He asked Rabbi Viktor Atyah, the shaliach of Kiryat Arba-Chevron, questions about the Rebbe and his mission in the world. The explanations he heard gave him a deep respect for the Rebbe.

“The Rebbe’s picture infused me with the certainty that there was something unique about this spiritual giant that set him apart from anyone else. I read a little bit of the publications they sent us each week, and although I didn’t understand much, they made a deep impression on me.”

In 5753, when the Chassidim began singing “Yechi” before the Rebbe with the Rebbe’s encouragement, Yoram accepted it quite readily. His emuna was strong and he was happy to hear Rabbi Atyah’s explanations about the Rebbe being Moshiach.

Yoram wanted to visit the Rebbe in person, but his work with the children did not allow him to leave. Yoram never met the Rebbe face to face, but he says that the Rebbe appeared to him in dreams a number of times. These visions made an indelible impression on him and strengthened his faith in the Rebbe as Moshiach.

Two years passed. The burden on him was tremendous and he wanted to retire. He remained, however, for two more years, after meeting someone who asked him to think about how Hashem had retrieved him from the depths in order to cheer up the children of Chevron. This reduced his tension somewhat, and he continued to live in Chevron.

After four years in Chevron, Yoram wanted to go back to Machon Meir, but met with resistance from everybody in Chevron. He agreed to return after a period of time, and he went to the Yeshiva Nachalat Tzvi in Yerushalayim, a sister school of Machon Meir. While there, he organized fundraising evenings for the Jews in Chevron and collected money house to house for their benefit.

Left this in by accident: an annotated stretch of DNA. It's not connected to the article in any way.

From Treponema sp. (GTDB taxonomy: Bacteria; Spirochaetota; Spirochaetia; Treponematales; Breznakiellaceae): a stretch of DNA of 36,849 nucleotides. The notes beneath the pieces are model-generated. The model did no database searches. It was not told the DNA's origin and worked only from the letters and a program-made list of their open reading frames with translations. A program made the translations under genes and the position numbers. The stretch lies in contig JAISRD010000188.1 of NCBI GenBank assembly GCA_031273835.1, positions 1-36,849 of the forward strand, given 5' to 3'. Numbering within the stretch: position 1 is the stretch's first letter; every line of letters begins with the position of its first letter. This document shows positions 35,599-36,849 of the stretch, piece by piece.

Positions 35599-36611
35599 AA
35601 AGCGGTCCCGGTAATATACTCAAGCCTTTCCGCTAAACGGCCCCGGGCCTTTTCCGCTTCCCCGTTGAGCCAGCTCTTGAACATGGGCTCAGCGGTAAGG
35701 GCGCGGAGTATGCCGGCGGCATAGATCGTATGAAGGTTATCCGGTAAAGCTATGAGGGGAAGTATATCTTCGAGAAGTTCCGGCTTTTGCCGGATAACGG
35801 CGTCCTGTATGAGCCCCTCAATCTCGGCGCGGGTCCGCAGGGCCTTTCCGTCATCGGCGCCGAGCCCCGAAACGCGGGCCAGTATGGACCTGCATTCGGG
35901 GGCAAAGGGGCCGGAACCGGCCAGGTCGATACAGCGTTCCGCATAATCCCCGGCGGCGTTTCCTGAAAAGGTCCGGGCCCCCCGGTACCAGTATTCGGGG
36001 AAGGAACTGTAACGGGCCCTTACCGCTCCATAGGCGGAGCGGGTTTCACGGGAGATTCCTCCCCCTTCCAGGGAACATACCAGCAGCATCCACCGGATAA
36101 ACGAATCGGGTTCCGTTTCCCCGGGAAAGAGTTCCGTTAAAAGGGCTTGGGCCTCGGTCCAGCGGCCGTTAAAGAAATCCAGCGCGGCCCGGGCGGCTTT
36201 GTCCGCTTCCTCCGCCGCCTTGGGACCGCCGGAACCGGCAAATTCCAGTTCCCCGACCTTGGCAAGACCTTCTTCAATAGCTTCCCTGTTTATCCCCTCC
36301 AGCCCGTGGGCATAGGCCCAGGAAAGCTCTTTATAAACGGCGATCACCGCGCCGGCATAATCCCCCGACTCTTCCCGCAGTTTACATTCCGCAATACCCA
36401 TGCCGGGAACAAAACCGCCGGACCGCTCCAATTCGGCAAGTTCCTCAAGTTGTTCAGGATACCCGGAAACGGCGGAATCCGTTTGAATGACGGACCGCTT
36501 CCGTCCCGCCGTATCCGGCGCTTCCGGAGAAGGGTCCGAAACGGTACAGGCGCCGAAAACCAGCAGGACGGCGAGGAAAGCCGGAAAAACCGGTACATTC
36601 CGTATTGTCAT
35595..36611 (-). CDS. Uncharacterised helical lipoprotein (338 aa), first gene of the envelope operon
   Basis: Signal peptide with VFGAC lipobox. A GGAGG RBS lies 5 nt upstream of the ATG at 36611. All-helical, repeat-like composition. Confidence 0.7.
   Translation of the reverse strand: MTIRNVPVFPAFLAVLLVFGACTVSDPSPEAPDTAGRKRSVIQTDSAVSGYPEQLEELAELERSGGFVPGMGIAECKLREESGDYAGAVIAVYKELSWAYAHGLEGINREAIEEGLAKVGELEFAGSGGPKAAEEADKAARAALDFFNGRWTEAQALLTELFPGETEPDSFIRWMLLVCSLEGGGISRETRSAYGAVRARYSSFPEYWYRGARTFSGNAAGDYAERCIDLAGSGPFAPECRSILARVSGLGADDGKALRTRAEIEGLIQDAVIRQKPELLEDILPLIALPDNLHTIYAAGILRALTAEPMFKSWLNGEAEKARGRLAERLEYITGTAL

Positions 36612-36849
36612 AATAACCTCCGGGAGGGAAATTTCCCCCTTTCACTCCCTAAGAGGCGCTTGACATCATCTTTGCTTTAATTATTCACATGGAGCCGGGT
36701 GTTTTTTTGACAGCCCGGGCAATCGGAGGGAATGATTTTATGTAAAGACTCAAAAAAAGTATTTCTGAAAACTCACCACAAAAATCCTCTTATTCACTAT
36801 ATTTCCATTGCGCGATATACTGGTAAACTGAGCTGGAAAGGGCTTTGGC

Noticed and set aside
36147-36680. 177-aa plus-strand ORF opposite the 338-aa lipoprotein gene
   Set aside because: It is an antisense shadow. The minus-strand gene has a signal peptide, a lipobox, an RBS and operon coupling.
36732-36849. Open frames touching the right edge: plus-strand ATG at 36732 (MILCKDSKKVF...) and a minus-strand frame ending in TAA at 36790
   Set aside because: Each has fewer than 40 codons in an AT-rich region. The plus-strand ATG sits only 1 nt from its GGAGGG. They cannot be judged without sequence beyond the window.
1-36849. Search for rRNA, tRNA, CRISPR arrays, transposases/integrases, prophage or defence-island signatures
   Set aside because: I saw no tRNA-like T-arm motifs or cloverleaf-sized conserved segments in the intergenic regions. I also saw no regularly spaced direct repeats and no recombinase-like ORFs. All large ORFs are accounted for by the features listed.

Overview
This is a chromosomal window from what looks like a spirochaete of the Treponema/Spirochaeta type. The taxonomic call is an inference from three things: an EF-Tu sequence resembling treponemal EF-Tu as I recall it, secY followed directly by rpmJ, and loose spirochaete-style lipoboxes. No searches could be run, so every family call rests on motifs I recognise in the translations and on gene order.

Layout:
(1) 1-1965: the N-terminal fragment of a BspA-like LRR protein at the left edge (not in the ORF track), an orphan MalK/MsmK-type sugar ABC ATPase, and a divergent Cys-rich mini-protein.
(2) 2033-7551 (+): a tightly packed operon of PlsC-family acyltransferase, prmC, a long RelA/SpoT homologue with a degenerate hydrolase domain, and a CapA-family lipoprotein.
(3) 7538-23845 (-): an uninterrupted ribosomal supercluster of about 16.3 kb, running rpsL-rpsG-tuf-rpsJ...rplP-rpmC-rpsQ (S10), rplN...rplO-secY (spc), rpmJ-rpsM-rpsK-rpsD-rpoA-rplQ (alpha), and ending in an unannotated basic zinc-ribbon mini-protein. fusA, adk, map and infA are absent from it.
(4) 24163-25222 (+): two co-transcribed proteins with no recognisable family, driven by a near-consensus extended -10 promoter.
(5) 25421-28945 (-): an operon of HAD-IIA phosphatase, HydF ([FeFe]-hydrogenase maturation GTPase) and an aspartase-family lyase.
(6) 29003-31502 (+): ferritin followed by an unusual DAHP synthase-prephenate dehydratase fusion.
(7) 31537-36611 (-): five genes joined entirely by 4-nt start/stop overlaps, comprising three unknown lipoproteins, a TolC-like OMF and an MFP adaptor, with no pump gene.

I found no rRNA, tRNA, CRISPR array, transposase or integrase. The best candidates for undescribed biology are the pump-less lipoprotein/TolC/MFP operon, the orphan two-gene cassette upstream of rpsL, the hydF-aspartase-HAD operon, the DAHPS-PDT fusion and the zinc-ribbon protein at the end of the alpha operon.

He conducted these visits with an Uzi in his hand and joyful songs on his lips. In each house he visited, he first related to the children, amusing them in his special way while informing them of the imminent Redemption. Only afterwards did he turn to the parents and discuss money – and of course, the coming of Moshiach. He collected many signatures on forms requesting “Moshiach Now.” After two years he had thousands of signatures.

Yoram made progress in Torah and Chassidus. He began to wear a sirtuk. Rabbi Nachshon and Rabbi Atyah sat with him for hours, explaining the concept of Chassid and the practical implications of being a Chassid, which Yoram accepted. For hours every night, Yoram went with Rabbi Nachshon and did mivtzaim, publicizing the besuras ha’Geula. Neither snow nor rocks deterred them, and they accomplished a great deal.

For five years, Yoram gave classes to women on inyanei Moshiach and Geula in Beis Moshiach in Yerushalayim. He also used various opportunities in radio interviews to publicize the news that “behold, Moshiach comes,” and that the Rebbe is Moshiach.

Today, Yoram helps with the tremendous work of the Chabad House of Kiryat Arba, run by Rabbi Atyah. His most recent project was the children’s matza baking. His motto is: Dancing All the Way to Redemption!


Yoram Sharabi and Rabbi Viktor Atyah
dancing with the soldiers in Chevron:
In the course of his work as driver for schoolchildren from Chevron to Kiryat Arba, Yoram had encountered stone throwing, Molotov cocktails, and roadblocks

Yoram as a soldier



“At first, Rabbi Begun tested out my sincerity. ‘Why do you want to learn in a yeshiva? Go back to the kibbutz!’ he said.”